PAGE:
While the rest of America is burning and the left demands that cities defund police forces, one heroic young boy from Florida has been running a mile for every police officer and First Responder that has fallen in the line of duty and donating funds raised to the families of the fallen.
Amid all the chaos and turmoil in the country, there are still heroes with positive messages who are performing good works.
Zechariah Cartledge’s motivation is to honor the First Responders who paid the ultimate price and to raise money for his non-profit organization, Running 4 Heroes.
Zechariah Cartledge is is on a mission to support police officers and fallen heroes, one mile and one dollar at a time.
Since then his ambition and motivation have only become stronger since he discovered the First Responder community.
In a zoom conference, Zechariah said:
“When I first went to run at the Tunnels to Towers event, I saw around 500- 1,000 firefighters, officers and military members running in their full gear alongside me, it just clicked and inspired me.”
LawEnforcementToday report: Before each run, Zechariah pulls out his fact sheet about the fallen First Responder and says a quick prayer. He then runs while carrying a Thin Blue Line flag, which he later sends to the respective families of the fallen First Responder.
Zechariah’s Running 4 Heroes charity has collected over $80,000 in donations, all of which go back to families of the fallen.
In fact, he has expanded his charity campaign.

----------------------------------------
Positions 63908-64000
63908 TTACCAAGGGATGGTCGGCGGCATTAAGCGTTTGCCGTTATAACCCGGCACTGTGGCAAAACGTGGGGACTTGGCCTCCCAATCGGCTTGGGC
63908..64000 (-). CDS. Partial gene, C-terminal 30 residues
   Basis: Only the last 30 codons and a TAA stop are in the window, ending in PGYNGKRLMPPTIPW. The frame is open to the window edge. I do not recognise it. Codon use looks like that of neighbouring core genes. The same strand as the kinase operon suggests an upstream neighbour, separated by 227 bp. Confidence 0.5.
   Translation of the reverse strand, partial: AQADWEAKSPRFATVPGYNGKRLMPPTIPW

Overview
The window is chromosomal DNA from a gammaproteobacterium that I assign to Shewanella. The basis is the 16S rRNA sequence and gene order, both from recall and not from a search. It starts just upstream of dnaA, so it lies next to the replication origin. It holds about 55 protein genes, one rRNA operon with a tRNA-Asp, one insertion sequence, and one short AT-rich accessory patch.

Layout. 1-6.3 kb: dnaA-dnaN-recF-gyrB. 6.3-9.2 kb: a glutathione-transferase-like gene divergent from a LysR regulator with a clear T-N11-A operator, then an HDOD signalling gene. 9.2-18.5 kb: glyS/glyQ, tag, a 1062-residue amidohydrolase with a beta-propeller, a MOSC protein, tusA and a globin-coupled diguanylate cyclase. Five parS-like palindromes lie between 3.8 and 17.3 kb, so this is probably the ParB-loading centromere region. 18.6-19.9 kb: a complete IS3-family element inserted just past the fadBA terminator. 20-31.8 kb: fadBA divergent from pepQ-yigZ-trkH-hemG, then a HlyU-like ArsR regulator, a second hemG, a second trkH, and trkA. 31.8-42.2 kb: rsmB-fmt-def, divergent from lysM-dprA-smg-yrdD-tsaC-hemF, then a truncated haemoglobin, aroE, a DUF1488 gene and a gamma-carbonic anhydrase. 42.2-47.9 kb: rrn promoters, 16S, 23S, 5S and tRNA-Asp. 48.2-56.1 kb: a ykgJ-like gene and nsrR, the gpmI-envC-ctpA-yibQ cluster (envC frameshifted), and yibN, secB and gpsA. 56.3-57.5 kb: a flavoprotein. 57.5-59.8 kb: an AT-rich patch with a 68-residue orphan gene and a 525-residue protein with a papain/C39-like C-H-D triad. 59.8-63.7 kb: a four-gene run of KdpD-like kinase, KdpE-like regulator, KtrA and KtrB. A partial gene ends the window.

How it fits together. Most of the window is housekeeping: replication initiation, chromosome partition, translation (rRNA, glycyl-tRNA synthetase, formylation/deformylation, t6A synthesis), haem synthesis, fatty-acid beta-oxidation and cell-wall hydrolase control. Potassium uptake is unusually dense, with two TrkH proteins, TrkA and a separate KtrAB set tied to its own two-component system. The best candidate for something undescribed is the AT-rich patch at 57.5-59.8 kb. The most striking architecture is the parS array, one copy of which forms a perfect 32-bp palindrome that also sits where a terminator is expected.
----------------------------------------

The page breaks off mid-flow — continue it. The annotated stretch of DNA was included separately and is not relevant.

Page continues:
“Every single month we want to give a grant of $5,000 dollars to a First Responder that was injured in the line of duty.”
Zechariah’s running has changed since the onset of the pandemic. Instead of running with countless participants, officers follow him in their patrol cars to maintain social distancing. Only recently have they eased up a bit with the social distancing requirements.
Zechariah still raises money for First Responders and his group is growing despite the Covid-19 pandemic.
His organization keeps up with the demand of running and fund raising. He said that he prefers not to run at all, because that equates to no line-of-duty deaths.
As long as unfortunate First Responder deaths occur, he’s going to keep running.
“I want to do this as long as possible. Even after I’m done running, I still want to help in some way. Maybe keep the foundation… still raise money, but I’m not stopping.”
Zechariah’s father, Chad, checks the internet daily for updates on line- of- duty deaths.
“It’s all based on the Officer Down Memorial Page and the US Fire Administration Page. Whenever the websites add somebody, we know we have to do the run. We like to do the run within 24 to 48 hours to try to get the flag to the family in time for the service.”
Zechariah will continue to help the family of those heroes one mile a time. Unfortunately those deaths are likely to never end, we only hope that there will be someone like Zechariah to pass the baton to.
To donate to his cause, visit www.running4heroes.com